If your coeliac you are probably aware by now that you can get a plain flour mix on prescription. Glutafin and Dietary Specials both do plain flour mixes that are available of prescription. Plain flour mixes are usually made up of a mixture of some of the flours listed above.if you want to make your own plain flour blend here's an easy peasy recipe;

300g Maize Flour
500g brown rice flour
200g cornflour

Whizz it all in a blender until all the flours are well mixed and pop in a airtight container, it should last up to 6 months.

  • 6-Gluten Free Self Raising Flour
Again this sort of flour should be available on prescription and can be used for cakes, scones and biscuits. Again these mixes are usually made by combining a mixture of the flours I've listed above. If you want to make your own self raising flour add 50g of gluten free baking powder to your plain flour mix. I find these mixes really useful, and just about as good as I used to find normal flour in baking.
  • 7-Bread Flours
There are lots of bread flours available on prescription, in the supermarkets and online including brown and white bread flours that can be used to make loaves, rolls and other bread products. Bread, I have to admit is probably the thing I really struggle to make well, the various mixes you can buy or get on prescription are really tasty, although they never rise as well as a normal loaf would, the actual making of the bread is really quick and easy.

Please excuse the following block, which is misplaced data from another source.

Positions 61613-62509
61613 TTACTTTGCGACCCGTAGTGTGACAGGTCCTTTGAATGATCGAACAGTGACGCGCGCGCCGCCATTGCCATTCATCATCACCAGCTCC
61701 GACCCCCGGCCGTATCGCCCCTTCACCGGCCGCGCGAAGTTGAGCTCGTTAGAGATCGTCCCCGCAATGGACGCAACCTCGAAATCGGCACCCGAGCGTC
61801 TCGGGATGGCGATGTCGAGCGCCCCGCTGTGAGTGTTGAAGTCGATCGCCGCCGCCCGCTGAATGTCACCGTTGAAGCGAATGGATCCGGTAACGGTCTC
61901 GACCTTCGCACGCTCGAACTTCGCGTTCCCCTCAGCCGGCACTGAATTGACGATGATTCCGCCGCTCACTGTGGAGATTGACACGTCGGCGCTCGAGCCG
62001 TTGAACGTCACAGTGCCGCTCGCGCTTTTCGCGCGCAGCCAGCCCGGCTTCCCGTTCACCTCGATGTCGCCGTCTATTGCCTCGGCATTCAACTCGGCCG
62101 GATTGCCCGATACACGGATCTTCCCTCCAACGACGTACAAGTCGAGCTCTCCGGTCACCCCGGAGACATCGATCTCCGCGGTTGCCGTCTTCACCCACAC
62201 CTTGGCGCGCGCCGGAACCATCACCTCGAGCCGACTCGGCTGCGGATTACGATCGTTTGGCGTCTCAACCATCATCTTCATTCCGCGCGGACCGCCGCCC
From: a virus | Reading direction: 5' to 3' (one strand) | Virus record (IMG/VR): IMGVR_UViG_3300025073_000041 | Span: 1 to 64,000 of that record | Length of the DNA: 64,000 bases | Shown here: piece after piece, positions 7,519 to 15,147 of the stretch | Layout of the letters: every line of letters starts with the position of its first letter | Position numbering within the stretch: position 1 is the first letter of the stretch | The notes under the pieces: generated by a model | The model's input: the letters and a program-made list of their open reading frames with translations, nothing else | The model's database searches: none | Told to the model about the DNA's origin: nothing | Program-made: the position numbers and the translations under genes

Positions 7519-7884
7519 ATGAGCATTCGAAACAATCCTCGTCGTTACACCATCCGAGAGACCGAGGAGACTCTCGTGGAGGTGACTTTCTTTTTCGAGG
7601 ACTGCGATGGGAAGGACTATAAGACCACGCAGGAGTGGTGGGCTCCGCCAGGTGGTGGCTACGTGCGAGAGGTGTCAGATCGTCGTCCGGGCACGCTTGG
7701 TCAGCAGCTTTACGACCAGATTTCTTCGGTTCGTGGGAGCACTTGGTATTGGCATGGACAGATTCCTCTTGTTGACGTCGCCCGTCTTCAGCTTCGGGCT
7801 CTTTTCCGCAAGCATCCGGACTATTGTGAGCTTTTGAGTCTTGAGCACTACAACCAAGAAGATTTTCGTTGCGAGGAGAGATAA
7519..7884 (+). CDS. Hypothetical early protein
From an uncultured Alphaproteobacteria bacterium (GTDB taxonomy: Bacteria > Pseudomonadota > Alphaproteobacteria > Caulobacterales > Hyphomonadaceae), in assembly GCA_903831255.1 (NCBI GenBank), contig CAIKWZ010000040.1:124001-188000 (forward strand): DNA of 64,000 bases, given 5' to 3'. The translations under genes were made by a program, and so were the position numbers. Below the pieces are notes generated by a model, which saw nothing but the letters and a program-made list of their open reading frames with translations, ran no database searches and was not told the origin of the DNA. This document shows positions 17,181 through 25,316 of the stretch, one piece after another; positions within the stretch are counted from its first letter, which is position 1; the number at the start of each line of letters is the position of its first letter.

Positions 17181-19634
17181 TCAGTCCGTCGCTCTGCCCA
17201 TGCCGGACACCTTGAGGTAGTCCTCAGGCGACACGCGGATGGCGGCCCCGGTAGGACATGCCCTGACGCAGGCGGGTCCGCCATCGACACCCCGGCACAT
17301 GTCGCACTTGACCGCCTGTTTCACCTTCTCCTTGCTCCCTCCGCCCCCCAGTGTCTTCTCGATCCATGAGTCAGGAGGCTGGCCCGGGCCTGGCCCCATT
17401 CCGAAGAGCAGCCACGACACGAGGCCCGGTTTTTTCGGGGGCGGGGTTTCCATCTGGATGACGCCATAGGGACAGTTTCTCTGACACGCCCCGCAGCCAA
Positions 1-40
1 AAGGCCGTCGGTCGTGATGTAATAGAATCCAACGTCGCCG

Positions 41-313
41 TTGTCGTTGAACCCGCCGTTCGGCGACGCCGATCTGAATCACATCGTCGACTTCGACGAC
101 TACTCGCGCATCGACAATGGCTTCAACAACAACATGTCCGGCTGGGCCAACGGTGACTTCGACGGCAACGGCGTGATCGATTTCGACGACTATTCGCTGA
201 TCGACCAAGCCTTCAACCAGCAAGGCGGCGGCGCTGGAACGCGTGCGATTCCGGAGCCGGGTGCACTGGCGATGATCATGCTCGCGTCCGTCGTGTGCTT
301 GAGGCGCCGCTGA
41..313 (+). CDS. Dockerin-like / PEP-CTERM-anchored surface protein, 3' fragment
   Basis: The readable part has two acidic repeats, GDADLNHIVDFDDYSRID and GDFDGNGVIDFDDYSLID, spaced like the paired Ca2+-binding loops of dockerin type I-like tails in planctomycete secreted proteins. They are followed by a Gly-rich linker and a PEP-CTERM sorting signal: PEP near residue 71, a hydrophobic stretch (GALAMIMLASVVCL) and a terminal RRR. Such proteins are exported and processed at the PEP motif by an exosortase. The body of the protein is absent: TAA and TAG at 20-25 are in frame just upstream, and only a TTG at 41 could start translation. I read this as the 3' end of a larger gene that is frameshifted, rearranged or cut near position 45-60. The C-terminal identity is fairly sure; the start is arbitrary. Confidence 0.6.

• 8-Xantham Gum
Xantham Gum, weirdly can be found in many beauty products, but when used in gluten free cooking gives food the elasticity and stickiness that gluten free products sometimes lack. Added to cakes and scones xantham gum is a powdered additive that helps provide texture and bounce. Never again will anyone ever guess that your Victoria sponge is gluten free!

  • 9-Cream of Tartar
Cream of tartar is a raising agent which can be used in the same way as baking powder.

  • 10-Gluten Free Baking Powder
Baking powder is a raising agent that you can put in pretty much anything to give it a bit of oomph.

Doves Farm
Naturally Good Food
Gluten Free Foods Direct
Dietary Specials
Holland and Barrett


  1. Ooh, good post! I've heard good things about Doves Farm. Xanthum gum's good to put in g/f christmas cake (I love Christmas cake!).

    Emily x

  2. Thanks Em! I'm going to attempt xmas cake next year, i love it as well (not the marzipan though, ugh). I've only great things to say about Doves Farm, I've used every product they do i think and its all great quality and value for money. If I'm using the s/r flour for cupcakes i dont even need to put in a raising agent or anything, they come out perfect. do you bake a lot? x

  3. I'm massively envious of how organised your cupboard is! What brand of corn flour do you use? I'm never sure which ones are guaranteed gluten free.

  4. Aw, I do have to admit it got a spruce up before I took the pictures, I'll pop a pic up of it in its current state! haha!
    I use one from Holland and Barrett, and i'm sure doves farm's corn flour is certified glutenf free-although don't quote me!xxx